The University of Canberra (UC) is on the cusp of building its community health future and has called for partners to join the journey.
UC launched its Health and Wellbeing Neighbourhood as part of the Campus Master Plan last year and has now opened an expression of interest for a contributor to help build an aged care facility on site.
Faculty of Health executive dean Professor Michelle Lincoln said it presented a chance to align research, innovation and service in the one place.
“I have a vision that when our students are learning about aged care and community health, the tutorial room is in the aged facility,” she said.
“Those living independently [at the facility] on campus could enrol in courses, even teach a little bit, use our library and coffee shops, and develop friendships with students.
“There would be two-way benefits that would enrich our educational offering to students and our health services to the Canberra community.”
A three-hectare parcel of land near the university’s hospital has been put aside to build the facility, which Professor Lincoln said would be constructed in consultation with the new partner and university students.
“This would be a whole-of-university initiative,” she said.
“We’d have students from architecture and design departments, as well as occupational therapy students to help create the plan.”
The call for a new partner followed the mutual decision to terminate an agreement between UC and Moran Health Care Group.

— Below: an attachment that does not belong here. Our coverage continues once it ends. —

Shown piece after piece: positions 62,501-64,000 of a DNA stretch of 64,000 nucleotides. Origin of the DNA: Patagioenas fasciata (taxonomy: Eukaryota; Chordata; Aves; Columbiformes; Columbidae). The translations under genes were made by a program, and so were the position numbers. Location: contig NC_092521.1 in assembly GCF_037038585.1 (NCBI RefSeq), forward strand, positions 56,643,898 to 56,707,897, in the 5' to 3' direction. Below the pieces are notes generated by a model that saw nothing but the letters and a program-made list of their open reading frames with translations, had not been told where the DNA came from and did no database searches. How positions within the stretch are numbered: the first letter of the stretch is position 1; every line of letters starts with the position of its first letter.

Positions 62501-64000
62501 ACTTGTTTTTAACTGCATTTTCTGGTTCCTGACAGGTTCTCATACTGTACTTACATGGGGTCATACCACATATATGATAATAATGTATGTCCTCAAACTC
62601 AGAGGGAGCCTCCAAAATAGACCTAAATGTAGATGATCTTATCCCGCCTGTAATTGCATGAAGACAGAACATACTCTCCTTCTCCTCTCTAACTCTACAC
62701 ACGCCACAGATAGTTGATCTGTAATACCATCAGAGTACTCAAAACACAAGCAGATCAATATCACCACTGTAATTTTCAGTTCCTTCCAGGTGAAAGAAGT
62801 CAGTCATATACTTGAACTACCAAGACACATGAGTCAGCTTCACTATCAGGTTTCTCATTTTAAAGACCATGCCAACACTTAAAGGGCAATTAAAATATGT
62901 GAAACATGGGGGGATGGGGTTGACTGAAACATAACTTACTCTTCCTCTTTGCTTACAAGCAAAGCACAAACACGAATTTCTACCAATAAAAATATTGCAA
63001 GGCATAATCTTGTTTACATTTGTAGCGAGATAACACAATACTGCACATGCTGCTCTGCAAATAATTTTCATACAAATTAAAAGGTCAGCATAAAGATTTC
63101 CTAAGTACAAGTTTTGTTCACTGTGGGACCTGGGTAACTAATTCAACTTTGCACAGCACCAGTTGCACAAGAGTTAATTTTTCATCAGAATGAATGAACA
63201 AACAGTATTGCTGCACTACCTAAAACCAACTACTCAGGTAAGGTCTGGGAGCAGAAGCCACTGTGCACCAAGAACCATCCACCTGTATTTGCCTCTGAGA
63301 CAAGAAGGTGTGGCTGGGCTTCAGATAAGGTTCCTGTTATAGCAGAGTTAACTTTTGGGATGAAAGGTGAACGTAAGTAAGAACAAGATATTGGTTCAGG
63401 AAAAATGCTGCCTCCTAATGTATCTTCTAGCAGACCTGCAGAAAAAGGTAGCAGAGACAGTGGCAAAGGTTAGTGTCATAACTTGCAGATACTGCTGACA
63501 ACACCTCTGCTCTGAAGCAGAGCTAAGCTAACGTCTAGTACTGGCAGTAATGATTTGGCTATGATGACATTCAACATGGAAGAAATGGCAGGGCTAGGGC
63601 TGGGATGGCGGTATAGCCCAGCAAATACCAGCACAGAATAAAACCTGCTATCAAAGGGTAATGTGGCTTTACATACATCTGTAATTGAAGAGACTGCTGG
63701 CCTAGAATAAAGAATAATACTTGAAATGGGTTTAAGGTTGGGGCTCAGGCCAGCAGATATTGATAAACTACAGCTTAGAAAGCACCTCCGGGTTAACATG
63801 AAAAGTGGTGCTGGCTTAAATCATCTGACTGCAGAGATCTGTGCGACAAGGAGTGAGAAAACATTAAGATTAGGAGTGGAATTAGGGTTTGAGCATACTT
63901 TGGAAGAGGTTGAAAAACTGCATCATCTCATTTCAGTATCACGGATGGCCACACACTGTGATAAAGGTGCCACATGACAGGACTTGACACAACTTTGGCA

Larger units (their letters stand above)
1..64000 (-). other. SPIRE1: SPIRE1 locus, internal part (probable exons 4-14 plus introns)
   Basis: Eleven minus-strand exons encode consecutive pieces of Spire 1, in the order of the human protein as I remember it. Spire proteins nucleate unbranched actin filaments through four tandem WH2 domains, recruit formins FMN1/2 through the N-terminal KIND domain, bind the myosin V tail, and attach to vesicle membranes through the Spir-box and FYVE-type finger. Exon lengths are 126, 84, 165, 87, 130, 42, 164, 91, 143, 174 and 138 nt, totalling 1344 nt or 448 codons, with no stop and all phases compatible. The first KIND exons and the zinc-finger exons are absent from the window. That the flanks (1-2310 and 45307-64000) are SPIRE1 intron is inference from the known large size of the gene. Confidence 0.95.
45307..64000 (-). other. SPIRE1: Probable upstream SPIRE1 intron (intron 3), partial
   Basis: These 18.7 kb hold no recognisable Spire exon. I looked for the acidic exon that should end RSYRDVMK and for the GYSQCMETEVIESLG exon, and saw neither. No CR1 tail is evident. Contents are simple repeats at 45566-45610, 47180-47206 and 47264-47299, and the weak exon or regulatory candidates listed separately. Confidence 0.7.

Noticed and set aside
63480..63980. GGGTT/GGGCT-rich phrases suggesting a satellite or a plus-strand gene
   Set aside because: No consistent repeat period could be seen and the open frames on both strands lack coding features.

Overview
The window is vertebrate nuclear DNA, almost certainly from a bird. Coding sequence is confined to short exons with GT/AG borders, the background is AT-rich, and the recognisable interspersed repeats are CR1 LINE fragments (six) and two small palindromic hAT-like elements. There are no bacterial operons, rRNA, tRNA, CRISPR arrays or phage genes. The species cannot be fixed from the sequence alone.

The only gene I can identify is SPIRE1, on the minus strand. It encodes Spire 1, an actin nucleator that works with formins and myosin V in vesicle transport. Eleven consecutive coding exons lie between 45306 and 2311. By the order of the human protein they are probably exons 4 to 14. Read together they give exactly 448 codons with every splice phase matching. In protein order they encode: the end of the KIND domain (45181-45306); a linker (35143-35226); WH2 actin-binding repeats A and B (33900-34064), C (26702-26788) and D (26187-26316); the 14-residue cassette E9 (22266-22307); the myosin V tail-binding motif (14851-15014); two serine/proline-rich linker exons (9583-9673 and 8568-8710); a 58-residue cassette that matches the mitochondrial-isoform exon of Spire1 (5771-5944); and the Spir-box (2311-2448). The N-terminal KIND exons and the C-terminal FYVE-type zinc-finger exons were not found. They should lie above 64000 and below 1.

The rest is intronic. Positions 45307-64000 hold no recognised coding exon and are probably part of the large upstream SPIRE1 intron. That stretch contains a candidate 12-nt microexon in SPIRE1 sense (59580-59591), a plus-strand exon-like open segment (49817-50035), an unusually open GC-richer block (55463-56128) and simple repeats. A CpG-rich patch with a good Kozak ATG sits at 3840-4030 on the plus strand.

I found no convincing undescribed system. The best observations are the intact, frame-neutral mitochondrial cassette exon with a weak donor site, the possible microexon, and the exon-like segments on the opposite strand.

Professor Lincoln said this agreement had been made before the Aged Care Royal Commission and saw this as an opportunity to revamp their plan.
“We’ve taken this as a chance for innovation and evaluation to see what really helps give people quality of life as they age,” she said.
But an aged care facility was only one part of the vision.
The Health and Wellbeing Hub would eventually contain all types of community health services and offerings, with plans for disability and mental health providers to also get on board.
Professor Lincoln said she hoped it would not only deliver services for northern Canberra but the entire community and far beyond.
“We plan to influence aged care internationally; we’ll be proud of the innovative research that comes out of this space,” she said.
“It will be a vibrant place to be with open and accessible services, particularly for disability and mental health providers. There’s the opportunity to create purpose-built and designed spaces for them.
“This could be a drawcard both for the university and health services, bringing people to Canberra, especially health professionals and academics.”
The move away from solely providing hospital services to the community and education to students was decided around the strengths of the university.
Professor Lincoln said the university’s courses had more of a focus on preventative and primary healthcare, teaching midwifery, nursing, allied health and sports physiotherapy.
“We know chronic disease is rife, and the only way to get ahead is to give preventative care in homes rather than hospitals,” she said.
“There will always be a need to have health professionals in hospitals, and of course, we will always give our students those opportunities as well, but we will be working more in the primary care space as time goes on.
“That’s where we think the future of health is.”
It’s hoped a final decision on a partner could be decided by early next year.
To become involved, expressions of interest can be submitted online.